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Over the course of the 2021/22 Premier League and EFL Championship seasons, I've noticed that, about once a month, games are getting temporarily paused due to medical emergencies in the crowd. I don't recall this happening in previous seasons, so I suspect there's been some kind of rule change regarding how medical emergencies in football grounds are handled - previously the match would just continue, and the stewards would try and sort it out while minimizing disruption, but now the match is brought to a halt instead.

When exactly was this change brought about, and why? And if it's not an official rule, then why the sudden change in policy?

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I don't believe that anything has changed per se, other than generally more awareness amongst fans, players, referees etc. that in a medical emergency quick action can save lives, which probably came through hardest after the Christian Eriksen incident in Euro 2020.

Given that all Premier League teams, and likely most of the Football League teams, have fully-trained doctors / medical professionals as part of their match-day staff, and that most will likely be equipped with life-saving equipment (eg a defibrillator1), it would seem inappropriate to not ask them for help.

We must not forget that, for all our passions for the game, it is just a game, and if a medical emergency should arise, in which halting the game would increase the likelihood of someone receiving the treatment that they need, then it should be welcomed.

That's not to say we should stop the game because someone slips and rolls their ankle, but I believe in all of the cases in the Premier League, the incidents have been because of a cardiac arrest, or similar type of incident in severity.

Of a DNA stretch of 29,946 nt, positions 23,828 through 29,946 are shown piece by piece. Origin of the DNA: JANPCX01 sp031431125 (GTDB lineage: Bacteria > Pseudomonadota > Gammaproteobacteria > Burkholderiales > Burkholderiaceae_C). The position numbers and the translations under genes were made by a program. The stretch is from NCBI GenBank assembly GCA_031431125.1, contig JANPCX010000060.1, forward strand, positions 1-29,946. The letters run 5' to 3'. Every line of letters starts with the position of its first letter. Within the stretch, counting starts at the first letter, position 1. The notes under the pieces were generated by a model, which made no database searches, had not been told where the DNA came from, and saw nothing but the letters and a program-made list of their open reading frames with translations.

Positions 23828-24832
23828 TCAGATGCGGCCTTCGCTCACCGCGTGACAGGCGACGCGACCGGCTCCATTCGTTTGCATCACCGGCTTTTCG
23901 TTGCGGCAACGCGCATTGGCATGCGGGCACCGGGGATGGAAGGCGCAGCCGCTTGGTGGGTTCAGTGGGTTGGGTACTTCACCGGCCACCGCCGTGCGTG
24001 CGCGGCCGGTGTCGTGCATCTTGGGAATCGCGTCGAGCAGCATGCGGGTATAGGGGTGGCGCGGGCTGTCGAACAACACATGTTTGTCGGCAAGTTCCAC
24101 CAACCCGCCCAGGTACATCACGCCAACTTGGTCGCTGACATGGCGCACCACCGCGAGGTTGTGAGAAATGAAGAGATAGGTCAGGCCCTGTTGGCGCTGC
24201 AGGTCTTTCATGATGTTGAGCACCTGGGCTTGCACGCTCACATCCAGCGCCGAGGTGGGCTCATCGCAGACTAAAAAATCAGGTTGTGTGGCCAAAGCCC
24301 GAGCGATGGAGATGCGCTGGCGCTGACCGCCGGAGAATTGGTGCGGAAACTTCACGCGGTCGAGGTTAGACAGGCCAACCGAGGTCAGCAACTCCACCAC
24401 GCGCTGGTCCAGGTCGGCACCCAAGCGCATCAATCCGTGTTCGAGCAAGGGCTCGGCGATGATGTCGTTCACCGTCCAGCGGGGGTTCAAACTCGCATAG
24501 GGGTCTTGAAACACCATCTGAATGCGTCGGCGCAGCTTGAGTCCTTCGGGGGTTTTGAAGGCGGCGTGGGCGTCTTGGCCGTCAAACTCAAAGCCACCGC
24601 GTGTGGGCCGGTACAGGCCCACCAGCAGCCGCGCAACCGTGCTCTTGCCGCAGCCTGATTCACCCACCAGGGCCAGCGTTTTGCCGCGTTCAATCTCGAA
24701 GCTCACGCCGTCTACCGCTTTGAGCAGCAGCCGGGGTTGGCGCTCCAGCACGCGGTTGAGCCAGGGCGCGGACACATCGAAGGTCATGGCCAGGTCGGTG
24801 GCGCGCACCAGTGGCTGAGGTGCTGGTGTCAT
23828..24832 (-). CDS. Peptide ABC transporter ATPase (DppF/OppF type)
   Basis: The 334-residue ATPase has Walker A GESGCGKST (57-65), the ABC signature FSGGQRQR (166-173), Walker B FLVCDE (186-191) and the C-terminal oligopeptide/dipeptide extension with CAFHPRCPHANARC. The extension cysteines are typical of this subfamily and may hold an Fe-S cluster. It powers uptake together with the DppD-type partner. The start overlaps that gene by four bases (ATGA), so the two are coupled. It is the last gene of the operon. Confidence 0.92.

Opinions over... In terms of actual rules, there have been no changes from IFAB or the FA for this season to explicitly state that the referee must stop play in the case of a medical emergency outside of the field of play.

The only current rule that could possibly apply, albeit I think this is more for direct interference, is perhaps Law 5.3 which states:

Outside interference

  • stops, suspends or abandons the match for any offences or because of outside interference

There are then a list of some specific examples, but I would imagine that they are not exhaustive.


  1. A small part of me thinks this is a requirement now, though I have not yet been able to find an example document for the Premier League or Football League. However, for UEFA sanctioned matches, it is a requirement to have a defibrillator, amongst other medical equipment, pitch-side.
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    Just to reinforce the fact that this wasn't the result of a rule change, the FA have actually changed the rules for 2022/23 to go in the opposite direction: teams have been told not to stop play for a medical emergency in the crowd "unless absolutely necessary".
    – F1Krazy
    Aug 5 at 9:13

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